Coming home from the Languedoc region of southern France to the flat and completely "improved" landscape of the Netherlands is a little depressing, so we thought we'd hold onto the feeling a little with a revisit to a film featuring the countryside we were just enjoying. I had forgotten just how good a film it is - due in no small part to Rollin's excellent use of that amazing landscape, full of ruined stone buildings at various points of the journey, slowly returning to the rocky ground that they look to have sprung from. The performances are also top-notch, with Brigitte Lahaie showing that she's more than just a great body. There's even some clever teasing around the subject of…
Part of Hell On Earth: Horror Around The World, a 30 Days 30 Countries challenge.
Eighth stop: France
Where has this film been all my life? In fact, where has director Jean Rollin been all my life? The Grapes Of Death is my introduction to the man's work, and for sure I will be seeking out everything else he has done.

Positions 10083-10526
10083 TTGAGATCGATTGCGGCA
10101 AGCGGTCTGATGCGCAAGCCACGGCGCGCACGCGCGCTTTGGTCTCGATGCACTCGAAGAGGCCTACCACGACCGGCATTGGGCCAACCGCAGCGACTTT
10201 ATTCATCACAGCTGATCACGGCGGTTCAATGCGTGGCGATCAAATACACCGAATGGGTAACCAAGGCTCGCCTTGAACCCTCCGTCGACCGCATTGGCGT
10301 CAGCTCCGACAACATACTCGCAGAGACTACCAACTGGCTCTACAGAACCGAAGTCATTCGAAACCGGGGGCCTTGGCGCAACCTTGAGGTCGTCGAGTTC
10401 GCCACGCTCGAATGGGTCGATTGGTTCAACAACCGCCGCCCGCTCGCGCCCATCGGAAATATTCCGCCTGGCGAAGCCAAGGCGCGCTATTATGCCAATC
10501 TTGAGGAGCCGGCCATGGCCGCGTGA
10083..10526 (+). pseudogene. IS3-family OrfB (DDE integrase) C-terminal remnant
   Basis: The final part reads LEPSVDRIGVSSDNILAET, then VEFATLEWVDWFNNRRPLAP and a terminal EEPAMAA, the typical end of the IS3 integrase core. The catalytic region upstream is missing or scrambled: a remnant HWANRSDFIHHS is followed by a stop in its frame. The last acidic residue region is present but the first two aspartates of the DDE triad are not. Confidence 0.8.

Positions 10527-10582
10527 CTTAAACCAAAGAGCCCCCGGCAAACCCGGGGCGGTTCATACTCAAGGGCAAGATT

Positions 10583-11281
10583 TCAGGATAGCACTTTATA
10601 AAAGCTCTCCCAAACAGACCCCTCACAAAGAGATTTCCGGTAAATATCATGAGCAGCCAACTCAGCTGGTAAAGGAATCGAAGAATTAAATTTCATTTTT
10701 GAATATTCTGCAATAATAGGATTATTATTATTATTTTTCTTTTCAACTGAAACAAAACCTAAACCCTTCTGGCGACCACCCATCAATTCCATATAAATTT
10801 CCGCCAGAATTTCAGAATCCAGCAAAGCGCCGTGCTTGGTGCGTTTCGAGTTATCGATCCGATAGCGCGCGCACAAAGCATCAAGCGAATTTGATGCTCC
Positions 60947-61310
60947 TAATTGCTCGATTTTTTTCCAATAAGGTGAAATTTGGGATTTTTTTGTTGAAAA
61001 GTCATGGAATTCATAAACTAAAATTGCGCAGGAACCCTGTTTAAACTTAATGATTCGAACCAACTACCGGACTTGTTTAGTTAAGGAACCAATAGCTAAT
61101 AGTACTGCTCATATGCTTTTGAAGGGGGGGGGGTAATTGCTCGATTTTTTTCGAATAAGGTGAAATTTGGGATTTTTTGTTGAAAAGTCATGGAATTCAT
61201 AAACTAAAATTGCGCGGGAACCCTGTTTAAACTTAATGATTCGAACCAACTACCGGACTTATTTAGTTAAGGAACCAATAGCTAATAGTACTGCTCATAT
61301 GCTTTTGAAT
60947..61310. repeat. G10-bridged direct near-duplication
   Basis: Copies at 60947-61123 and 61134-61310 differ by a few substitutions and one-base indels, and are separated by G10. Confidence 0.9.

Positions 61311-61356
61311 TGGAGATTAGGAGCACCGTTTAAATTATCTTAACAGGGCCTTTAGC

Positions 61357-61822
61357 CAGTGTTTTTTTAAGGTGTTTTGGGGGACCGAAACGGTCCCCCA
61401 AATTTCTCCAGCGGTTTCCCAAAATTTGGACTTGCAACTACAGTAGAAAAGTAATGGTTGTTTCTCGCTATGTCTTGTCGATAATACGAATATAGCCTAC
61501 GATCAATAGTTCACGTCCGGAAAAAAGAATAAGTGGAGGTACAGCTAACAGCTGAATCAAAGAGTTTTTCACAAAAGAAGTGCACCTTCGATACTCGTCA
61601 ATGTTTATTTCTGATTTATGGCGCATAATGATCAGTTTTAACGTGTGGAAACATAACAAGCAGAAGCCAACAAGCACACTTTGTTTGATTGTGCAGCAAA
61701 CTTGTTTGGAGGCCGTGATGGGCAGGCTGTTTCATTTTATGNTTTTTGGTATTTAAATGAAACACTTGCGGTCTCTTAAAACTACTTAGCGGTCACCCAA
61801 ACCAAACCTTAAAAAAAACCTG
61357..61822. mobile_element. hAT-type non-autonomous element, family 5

Made in 1978, before that other zombie film, which until today has never had anything close to an equal in my book, The Grapes Of Death benefits from being that rarest of zombie films that cannot be viewed through the influential filter of Romero's classic. Notable as one of France's first gore films, Rollin's direction lends it a remarkable…
One of the reasons I love Jean Rollin is purely for his ability to take a camera and shoot the beautiful landscapes and ruins of France and make them almost ethereal. The story is simple, the backdrop is stunning and The Grapes of Death has a way of transporting me to France in the 1970s. It's my favorite film.
Hace un par de semanas terminé de leer "Perverse Titillation", un libro sobre la historia del cine de explotación en Europa. El capítulo sobre Francia es casi en su mayoría sobre Jean Rollin, un joven cineasta que empujó los límites de la censura en su país. Les Raisins de la Mort es de sus películas principales, versión francesa de una película de zombies ofrece una nueva explicación para el fenómeno, la enfermedad de los muertos vivientes es causada por el producto que Francia más ama: el vino.